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From an LDS article on marriage:

The covenant of eternal marriage is necessary for exaltation. The Lord revealed through Joseph Smith: “In the celestial glory there are three heavens or degrees; and in order to obtain the highest, a man must enter into this order of the priesthood [meaning the new and everlasting covenant of marriage]; and if he does not, he cannot obtain it. He may enter into the other, but that is the end of his kingdom; he cannot have an increase” (Doctrine and Covenants 131:1–4).

It is unclear to me if only the highest of the three heavens described here is considered as exaltation or if the "other two" are lesser degrees of exaltation. It appears, from the first statement, that the unmarried cannot be exalted at all.

From what appears to be a catechism of sorts:

What must we do in order to obtain the highest degree of the celestial kingdom? (Students should identify the following doctrine: In order to obtain the highest degree of the celestial kingdom, we must enter into the new and everlasting covenant of marriage.

This catechism puts the "highest degree of the celestial kingdom" into the same category as Joseph Smith's statement puts "exaltation".

Can an unmarried LDS be exalted and, if so, is their exaltation of a lesser degree than the married?

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    So, is Paul correct in saying that 'it is better not to marry' ? ? (Up-voted +1.)
    – Nigel J
    Commented Sep 26, 2022 at 15:41

2 Answers 2

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NO, as stated in OP

In order to obtain the highest degree of the celestial kingdom, we must enter into the new and everlasting covenant of marriage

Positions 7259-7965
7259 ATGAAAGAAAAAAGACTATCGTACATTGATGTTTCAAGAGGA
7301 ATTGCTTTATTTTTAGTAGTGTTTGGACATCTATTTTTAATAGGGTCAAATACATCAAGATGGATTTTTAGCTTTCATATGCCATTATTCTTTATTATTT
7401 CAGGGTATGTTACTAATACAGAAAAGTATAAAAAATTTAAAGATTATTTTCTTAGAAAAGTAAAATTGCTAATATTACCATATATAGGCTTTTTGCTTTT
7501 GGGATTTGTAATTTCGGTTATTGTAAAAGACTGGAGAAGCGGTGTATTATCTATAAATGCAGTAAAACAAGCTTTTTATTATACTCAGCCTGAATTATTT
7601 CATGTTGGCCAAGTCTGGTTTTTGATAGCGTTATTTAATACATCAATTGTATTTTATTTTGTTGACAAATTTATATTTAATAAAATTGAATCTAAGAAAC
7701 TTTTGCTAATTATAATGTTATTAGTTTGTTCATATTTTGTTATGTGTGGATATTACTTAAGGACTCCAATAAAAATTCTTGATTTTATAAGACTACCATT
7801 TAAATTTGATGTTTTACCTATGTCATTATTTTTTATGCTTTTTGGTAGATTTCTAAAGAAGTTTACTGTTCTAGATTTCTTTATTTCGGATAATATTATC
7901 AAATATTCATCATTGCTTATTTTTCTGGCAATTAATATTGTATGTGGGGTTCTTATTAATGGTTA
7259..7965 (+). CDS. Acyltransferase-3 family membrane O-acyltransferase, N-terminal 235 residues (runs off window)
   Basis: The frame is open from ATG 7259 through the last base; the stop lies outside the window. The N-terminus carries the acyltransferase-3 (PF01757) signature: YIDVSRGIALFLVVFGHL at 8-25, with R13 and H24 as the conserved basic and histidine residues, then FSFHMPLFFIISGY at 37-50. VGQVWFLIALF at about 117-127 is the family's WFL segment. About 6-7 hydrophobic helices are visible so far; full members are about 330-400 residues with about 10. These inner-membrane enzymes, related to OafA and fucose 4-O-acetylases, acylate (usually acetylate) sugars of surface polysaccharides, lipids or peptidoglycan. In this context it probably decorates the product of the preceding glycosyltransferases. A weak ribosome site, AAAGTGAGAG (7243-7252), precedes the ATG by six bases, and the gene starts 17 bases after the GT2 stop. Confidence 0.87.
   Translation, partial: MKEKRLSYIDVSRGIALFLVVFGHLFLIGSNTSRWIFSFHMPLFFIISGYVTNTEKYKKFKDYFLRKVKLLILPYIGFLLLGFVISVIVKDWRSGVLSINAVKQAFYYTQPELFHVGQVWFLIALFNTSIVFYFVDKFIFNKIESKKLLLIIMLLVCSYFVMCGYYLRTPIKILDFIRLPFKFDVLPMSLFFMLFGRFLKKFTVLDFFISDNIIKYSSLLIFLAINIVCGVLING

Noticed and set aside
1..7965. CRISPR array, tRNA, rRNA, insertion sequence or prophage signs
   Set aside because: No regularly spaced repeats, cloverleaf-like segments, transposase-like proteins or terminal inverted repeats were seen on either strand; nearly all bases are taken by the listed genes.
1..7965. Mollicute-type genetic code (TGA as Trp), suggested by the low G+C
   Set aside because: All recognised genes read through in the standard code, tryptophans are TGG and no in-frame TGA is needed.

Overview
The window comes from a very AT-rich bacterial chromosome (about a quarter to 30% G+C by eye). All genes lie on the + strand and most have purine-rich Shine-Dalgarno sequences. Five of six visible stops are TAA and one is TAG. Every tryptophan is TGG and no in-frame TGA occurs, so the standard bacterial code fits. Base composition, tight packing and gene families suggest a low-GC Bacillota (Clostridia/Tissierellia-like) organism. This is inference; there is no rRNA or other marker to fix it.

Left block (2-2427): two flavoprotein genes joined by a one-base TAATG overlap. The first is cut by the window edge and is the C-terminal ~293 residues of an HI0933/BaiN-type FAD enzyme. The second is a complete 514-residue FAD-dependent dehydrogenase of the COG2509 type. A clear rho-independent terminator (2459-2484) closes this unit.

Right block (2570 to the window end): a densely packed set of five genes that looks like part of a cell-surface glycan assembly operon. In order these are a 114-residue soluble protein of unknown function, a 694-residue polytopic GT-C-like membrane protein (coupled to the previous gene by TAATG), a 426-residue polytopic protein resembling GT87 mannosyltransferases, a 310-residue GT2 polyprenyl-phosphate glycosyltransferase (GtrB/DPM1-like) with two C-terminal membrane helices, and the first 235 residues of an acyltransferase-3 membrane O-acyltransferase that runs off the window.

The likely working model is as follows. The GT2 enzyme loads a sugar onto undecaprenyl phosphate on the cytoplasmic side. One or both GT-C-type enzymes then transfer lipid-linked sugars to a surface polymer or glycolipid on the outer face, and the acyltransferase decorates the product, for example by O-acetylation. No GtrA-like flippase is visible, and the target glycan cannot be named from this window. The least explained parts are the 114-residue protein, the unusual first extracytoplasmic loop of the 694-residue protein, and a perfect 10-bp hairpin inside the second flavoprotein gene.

Kingdoms of glory (3 kingdoms)

  1. Celestial (3 degrees)

    From another revelation to the Prophet Joseph, we learn that there are three degrees within the celestial kingdom. To be exalted in the highest degree and continue eternally in family relationships, we must enter into “the new and everlasting covenant of marriage” and be true to that covenant. In other words, temple marriage is a requirement for obtaining the highest degree of celestial glory.

  2. Terrestrial (unknown number of degrees*)
  3. Telestial (unknown number of degrees*)

On degrees in terrestrial/telestial kingdom:

Elder James E Talmage

The three kingdoms of widely differing glories are severally organized on a plan of gradation. The Telestial kingdom comprises subdivisions; this also is the case, we are told, with the Celestial; and, by analogy, we conclude that a similar condition prevails in the Terrestrial. Thus the innumerable degrees of merit amongst mankind are provided for in an infinity of graded glories

Elder Bruce R McConkie

Rewards granted individuals in eternity will vary between and within kingdoms. Only those who are sealed in the new and everlasting covenant of marriage and who thereafter keep the terms and conditions of that covenant will attain the highest of three heavens within the celestial kingdom. (D. & C. 131:1-4.) Inhabitants of the telestial kingdom will differ in glory among themselves "as one star differs from another star in glory." (D. & C. 76:98; 1 Cor. 15:41.) Similar variations will exist among inheritors of the terrestrial kingdom. (D. & C. 76:71-79.)

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  • For clarification, are Terrestrial and Telestial not considered exaltation, then, or just a lesser or lower exaltation? Commented Sep 26, 2022 at 13:13
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    Only the highest degree of the celestial kingdom is considered exaltation, even the two other degrees in the celestial kingdom are not considered exaltation
    – depperm
    Commented Sep 26, 2022 at 13:17
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No

To be exalted in the highest degree and continue eternally in family relationships, we must enter into “the new and everlasting covenant of marriage” and be true to that covenant. In other words, temple marriage is a requirement for obtaining the highest degree of celestial glory. (See Doctrine and Covenants 131:1–4.)

But actually, Yes

All who are worthy to enter into the new and everlasting covenant of marriage will have that opportunity, whether in this life or the next.

Fundamentally, what decides the future fate is our own decisions and wishes, not outside factors that may, in this life, have prevented marriage.

Source: The Kingdoms of Glory entry in Topics and Questions study resource.

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